We get frequent requests for a quote on a new website project with the aim of rebuilding or building a completely new website. The problem with this request is that it often leads to wasted money and bad results.

Building a new website can be a massive project, and even for smaller companies drain a lot of internal resources and financial resources spending money on third parties. After all of that, the results might not give the company the boost they expected after such a major resource investment.

So how is it that building a website is such a frustrating and difficult process for most businesses when there is an abundance of great technologies out there? WordPress, Magento, Shopify, Squarespace, etc…

The answer is simple: a lack of understanding.

Companies go through an RFP (request for proposal) process or simply call up agencies and third parties trying to get a quote for building a website. The problem with this is sometimes they don’t even now what platform is right for them, and if they do know what platform is right for them, they don’t know how to architect the platform for their situation and resource constraints.

Thus, they go around blindly getting quotes from companies trying to figure out which quote and company are the best to build the website. The worst part about this is that the agency incentive and sometimes sales rep commission incentive is to get the sale which often means misleading clients into unrealistic deadlines or budgets that won’t accomplish their ultimate goals of increasing revenue for the business.

Your website is not necessarily the problem! Your strategy is.

We get many requests for companies that want to rebuild their site, however, in most cases I think they might be better off improving their existing website or looking further into improving their existing infrastructure rather than a complete rebuild.

Rebuilding is expensive and should be an absolute last resort, however, you do need the proper infrastructure on which to grow and prosper with so it can make sense in the right situation.

So rather than jumping into a new website project, ask yourself these questions:

How is this new website going to be architected? Is this new website going to be something that I can grow with for the next 3 to 5 years? Is it going to be architected in a way that makes it scalable and easily improvable?

What is my strategy around improving my website, adding new features, adding new content, promoting that content, driving more traffic, and converting more traffic into leads or eCommerce sales?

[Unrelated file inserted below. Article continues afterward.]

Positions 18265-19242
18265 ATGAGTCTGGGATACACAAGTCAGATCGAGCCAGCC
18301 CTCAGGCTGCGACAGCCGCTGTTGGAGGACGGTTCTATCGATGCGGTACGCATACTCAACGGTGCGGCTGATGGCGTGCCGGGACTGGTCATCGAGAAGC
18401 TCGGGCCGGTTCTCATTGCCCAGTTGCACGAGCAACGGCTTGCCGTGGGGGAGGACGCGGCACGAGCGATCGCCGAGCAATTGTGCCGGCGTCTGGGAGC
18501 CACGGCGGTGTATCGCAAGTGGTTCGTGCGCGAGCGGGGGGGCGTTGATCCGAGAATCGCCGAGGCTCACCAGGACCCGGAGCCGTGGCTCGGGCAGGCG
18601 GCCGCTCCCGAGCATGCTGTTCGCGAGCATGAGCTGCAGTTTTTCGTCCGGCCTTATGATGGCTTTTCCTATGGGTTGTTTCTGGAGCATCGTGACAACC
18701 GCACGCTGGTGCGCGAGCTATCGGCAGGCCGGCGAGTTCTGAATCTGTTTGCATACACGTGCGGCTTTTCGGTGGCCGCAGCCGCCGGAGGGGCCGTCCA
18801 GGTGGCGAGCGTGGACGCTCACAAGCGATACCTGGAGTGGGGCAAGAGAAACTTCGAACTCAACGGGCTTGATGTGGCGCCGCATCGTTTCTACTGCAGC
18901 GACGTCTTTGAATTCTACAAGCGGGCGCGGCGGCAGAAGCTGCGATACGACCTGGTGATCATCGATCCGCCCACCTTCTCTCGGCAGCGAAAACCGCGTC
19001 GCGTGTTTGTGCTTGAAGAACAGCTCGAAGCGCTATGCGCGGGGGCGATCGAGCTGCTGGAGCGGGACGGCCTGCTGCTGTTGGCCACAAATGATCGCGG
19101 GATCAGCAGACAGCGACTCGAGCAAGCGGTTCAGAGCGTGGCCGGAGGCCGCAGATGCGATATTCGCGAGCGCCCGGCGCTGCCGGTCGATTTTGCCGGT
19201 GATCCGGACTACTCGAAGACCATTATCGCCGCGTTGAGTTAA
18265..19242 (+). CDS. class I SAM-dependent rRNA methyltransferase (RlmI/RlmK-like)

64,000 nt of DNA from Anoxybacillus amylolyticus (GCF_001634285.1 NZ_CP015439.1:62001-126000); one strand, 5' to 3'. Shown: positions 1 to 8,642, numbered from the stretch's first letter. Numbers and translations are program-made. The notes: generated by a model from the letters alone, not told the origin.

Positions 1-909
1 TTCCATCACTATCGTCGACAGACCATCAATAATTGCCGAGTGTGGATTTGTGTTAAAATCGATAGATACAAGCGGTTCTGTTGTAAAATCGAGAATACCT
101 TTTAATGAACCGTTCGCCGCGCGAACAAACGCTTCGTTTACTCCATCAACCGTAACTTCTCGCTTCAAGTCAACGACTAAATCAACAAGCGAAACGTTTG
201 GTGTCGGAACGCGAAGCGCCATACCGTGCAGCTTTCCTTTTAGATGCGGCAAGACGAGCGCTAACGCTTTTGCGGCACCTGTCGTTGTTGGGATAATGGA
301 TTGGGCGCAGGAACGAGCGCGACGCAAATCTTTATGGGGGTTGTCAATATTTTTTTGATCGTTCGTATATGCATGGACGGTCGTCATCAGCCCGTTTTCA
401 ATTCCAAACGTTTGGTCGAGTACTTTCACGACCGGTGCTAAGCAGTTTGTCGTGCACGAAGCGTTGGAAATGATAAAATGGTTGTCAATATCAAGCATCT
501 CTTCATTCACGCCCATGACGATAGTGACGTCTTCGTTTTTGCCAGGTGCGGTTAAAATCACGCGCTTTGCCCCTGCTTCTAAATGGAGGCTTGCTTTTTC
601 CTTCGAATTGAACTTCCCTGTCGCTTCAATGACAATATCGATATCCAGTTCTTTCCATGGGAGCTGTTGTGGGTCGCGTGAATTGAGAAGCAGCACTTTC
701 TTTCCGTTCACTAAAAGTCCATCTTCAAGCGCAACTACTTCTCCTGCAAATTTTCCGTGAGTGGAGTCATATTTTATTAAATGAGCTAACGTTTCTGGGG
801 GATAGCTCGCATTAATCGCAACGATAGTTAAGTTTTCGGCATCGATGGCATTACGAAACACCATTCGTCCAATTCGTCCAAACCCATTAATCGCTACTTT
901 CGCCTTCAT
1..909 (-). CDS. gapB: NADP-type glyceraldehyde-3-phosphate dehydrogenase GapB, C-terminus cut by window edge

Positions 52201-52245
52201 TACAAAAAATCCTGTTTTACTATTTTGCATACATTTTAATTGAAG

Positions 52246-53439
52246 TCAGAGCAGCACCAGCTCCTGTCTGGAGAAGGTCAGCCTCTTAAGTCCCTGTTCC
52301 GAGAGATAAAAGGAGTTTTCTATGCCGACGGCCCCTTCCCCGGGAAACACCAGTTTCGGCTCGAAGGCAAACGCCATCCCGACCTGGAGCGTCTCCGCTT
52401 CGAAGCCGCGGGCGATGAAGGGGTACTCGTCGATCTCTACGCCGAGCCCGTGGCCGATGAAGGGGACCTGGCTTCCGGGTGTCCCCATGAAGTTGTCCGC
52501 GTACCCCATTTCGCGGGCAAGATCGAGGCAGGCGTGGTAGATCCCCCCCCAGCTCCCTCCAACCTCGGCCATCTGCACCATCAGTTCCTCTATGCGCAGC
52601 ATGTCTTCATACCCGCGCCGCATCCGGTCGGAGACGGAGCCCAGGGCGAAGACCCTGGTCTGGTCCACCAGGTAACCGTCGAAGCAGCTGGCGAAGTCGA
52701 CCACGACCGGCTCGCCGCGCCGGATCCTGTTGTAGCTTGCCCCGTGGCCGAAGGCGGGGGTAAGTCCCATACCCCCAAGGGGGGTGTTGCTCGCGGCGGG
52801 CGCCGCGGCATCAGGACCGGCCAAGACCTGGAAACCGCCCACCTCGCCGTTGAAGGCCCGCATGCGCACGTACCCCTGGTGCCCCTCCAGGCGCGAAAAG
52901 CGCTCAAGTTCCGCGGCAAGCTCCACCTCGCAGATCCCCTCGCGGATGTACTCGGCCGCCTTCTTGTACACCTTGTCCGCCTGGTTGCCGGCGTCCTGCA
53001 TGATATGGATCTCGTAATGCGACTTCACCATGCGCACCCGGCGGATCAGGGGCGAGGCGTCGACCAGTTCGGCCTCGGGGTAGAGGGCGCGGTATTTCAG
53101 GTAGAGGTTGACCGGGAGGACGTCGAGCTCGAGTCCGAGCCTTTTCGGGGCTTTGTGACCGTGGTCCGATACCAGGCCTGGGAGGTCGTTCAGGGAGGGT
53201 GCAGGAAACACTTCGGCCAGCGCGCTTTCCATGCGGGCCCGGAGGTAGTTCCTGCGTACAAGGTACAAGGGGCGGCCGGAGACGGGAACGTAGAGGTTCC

Finally, is this investment going to be worth it?

Your website is simply the vehicle in which to improve sales, marketing, and potentially other things like operations and other backend parts of your business.

Therefore, if building a new website with a new infrastructure is part of your bigger picture digital strategy, then it most likely makes sense. However, if you’re just thinking that building a new site will lead to more business, you are sorely mistaken. I would strongly argue that a long-term digital strategy of continuous improvement will improve sales versus building a new site.

In fact, launching a new site often leads to short-term SEO loss while Google has to crawl the new site so it can actually be a short-term hit to the business, therefore you have to be confident the long-term value is there.

Building a mindset of continuous improvement:

Rather than trying to rebuild your website all the time, what is your plan for improving your website? Aside from rare cases in which a platform like Magento rebuilt their version requiring essentially a rebuild, your platform should allow you to grow for the next 3 to 5 years or you have most likely made the wrong platform decision.

Incrementally improving your site is much more effective and economical. It allows you to reap the benefits of small changes and improvements and also measure those small changes and improvements to better understand what is and is not working.

  • Minor / major design improvements and changes
  • New content and content enhancements
  • Hosting infrastructure improvements
  • Dev ops improvements
  • Upgrades and patches
  • New features
  • New apps and extensions
  • New or improved third party integrations

Your strategy should include some or even all of these elements:

  • Infrastructure Roadmap (website, hosting, platform etc) that can scale for 3 to 5 years
  • Feature / functionality improvement roadmap
  • Design roadmap for future design enhancements
  • Content roadmap
  • Marketing roadmap via:
    • Social Media
    • SEO
    • Local
    • PPC
    • Email
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